The understanding of Occidentalism underlying this presentation does not fall back on the definition articulated by Ian Buruma: “Something else is going on, which my co-author, Avishai Margalit, and I call Occidentalism (the title of our new book): a war against a particular idea of the West… .”1 I would rather use the term in the manner put forward by James Carrier in his preface to Occidentalism: Images of the West, as “the representation of the West by Western subjects” (which goes hand in hand with projecting the Orient as the Other), and “that constructed by non-Western subjects”2. Lindstrom (Carrier 1995) achieves finer terminological tuning by securing “Occidentalism” for “the discourse among Orientals about the West,” whereas “the self-discourse of Westerners” he calls “auto-Occidentalism”.
As illustrative of such visions of the West I would like to offer a parallel between Bulgarian projections of the West as in the first decades of the 20th century, and the auto-images of the West as constructed by the texts translated into Bulgarian at the time. A sample of representations of the West in Byron’s Don Juan, translated in prose in 1919, reveals the author’s fiddling with foreign stereotypes of England to the effect of creating an ambivalent vision of Englishness in the text as seen from both the inside and the outside. Byron’s juxtaposition of East and West in the text will be measured against the different levels of contrasting the Orient and the Occident in the Bulgarian press of the period – with a range from publications of literary criticism as “Eastern and Western Art” in the Vezni journal to stereotyped images of West-European nations.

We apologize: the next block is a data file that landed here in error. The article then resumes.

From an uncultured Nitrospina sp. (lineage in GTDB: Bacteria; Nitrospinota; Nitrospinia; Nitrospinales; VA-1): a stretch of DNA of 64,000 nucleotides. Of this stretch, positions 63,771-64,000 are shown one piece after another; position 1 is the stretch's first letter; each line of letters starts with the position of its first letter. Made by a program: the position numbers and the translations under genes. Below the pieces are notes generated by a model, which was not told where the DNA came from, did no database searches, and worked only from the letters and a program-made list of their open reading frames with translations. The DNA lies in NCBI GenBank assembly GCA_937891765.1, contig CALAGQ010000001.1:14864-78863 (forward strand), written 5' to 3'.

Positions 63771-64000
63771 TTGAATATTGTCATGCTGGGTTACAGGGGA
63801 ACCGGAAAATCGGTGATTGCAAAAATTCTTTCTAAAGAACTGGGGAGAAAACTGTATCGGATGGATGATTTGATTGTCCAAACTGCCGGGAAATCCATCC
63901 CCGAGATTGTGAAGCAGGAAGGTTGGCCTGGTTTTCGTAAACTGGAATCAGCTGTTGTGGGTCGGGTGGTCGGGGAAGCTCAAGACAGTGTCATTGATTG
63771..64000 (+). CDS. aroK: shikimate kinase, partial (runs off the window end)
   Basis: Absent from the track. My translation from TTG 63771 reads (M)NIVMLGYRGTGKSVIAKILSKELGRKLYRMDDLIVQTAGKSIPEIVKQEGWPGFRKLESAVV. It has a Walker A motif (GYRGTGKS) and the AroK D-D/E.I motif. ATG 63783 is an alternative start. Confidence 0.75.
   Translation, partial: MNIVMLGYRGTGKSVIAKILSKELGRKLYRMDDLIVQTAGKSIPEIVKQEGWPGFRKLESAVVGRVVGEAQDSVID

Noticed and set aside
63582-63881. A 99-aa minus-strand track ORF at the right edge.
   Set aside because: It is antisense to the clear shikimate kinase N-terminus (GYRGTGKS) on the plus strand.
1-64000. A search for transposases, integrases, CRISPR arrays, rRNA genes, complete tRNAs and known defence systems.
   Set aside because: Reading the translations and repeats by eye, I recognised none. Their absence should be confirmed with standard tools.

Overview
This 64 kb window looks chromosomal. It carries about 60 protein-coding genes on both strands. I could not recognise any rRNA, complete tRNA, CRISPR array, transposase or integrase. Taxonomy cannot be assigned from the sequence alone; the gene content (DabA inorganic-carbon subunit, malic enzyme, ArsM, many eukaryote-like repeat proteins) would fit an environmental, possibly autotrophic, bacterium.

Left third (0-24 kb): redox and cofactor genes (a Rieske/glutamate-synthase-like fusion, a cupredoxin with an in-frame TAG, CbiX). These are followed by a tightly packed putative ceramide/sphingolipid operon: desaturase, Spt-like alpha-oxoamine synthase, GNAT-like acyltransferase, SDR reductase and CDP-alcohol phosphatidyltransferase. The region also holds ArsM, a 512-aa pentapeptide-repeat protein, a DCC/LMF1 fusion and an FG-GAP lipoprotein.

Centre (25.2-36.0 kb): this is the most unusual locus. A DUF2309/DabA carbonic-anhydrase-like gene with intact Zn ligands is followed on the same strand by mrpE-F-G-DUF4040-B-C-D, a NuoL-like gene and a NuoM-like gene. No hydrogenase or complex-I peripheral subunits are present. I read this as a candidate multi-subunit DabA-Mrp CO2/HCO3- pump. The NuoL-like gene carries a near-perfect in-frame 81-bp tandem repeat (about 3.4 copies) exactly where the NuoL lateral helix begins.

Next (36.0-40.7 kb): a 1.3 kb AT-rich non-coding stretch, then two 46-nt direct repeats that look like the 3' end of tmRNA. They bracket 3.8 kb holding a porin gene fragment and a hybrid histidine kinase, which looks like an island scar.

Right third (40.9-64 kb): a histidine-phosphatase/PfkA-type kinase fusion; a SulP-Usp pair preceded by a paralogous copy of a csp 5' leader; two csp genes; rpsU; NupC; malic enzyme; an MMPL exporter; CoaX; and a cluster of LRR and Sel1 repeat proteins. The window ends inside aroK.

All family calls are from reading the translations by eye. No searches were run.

As a follow up, with a representative selection of data, the analysis of Bulgarian images of the West could be integrated in discussing the processes of constructing Bulgarian national identity.
2 Perrius, Christopher Alan. “Review on Occidentalism: Images of the West . Ed. James G. Carrier. Oxford: Clarendon Press, 1995.” http://social.chass.ncsu.edu/jouvert/v1i1/perrius.htm; accessed on 26th Feb 2005.